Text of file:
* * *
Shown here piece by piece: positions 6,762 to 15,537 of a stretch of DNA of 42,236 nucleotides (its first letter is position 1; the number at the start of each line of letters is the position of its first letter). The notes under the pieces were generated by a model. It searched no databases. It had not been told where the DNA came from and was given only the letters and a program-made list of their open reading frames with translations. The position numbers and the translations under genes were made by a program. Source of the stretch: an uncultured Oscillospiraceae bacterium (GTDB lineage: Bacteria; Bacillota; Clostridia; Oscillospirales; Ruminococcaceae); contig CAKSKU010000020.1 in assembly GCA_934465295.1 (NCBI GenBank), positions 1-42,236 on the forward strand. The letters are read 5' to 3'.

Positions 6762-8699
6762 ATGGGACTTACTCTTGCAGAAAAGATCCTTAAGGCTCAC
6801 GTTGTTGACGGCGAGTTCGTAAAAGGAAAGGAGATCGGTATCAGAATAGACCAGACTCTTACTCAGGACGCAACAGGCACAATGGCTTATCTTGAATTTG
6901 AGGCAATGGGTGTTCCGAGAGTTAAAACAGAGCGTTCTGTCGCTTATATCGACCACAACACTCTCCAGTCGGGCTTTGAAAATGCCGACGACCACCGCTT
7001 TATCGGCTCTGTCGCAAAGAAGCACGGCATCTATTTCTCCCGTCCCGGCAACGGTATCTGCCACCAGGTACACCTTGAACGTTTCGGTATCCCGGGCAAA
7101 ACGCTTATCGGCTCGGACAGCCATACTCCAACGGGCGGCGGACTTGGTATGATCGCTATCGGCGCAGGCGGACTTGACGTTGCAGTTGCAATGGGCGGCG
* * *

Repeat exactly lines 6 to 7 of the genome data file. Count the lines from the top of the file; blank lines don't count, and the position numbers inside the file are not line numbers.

7001 TATCGGCTCTGTCGCAAAGAAGCACGGCATCTATTTCTCCCGTCCCGGCAACGGTATCTGCCACCAGGTACACCTTGAACGTTTCGGTATCCCGGGCAAA
7101 ACGCTTATCGGCTCGGACAGCCATACTCCAACGGGCGGCGGACTTGGTATGATCGCTATCGGCGCAGGCGGACTTGACGTTGCAGTTGCAATGGGCGGCG